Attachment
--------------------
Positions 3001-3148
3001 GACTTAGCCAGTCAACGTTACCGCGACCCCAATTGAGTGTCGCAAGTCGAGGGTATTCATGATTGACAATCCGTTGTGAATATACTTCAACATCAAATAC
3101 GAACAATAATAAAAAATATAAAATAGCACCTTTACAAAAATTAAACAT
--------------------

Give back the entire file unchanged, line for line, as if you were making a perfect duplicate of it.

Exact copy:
Positions 3001-3148
3001 GACTTAGCCAGTCAACGTTACCGCGACCCCAATTGAGTGTCGCAAGTCGAGGGTATTCATGATTGACAATCCGTTGTGAATATACTTCAACATCAAATAC
3101 GAACAATAATAAAAAATATAAAATAGCACCTTTACAAAAATTAAACAT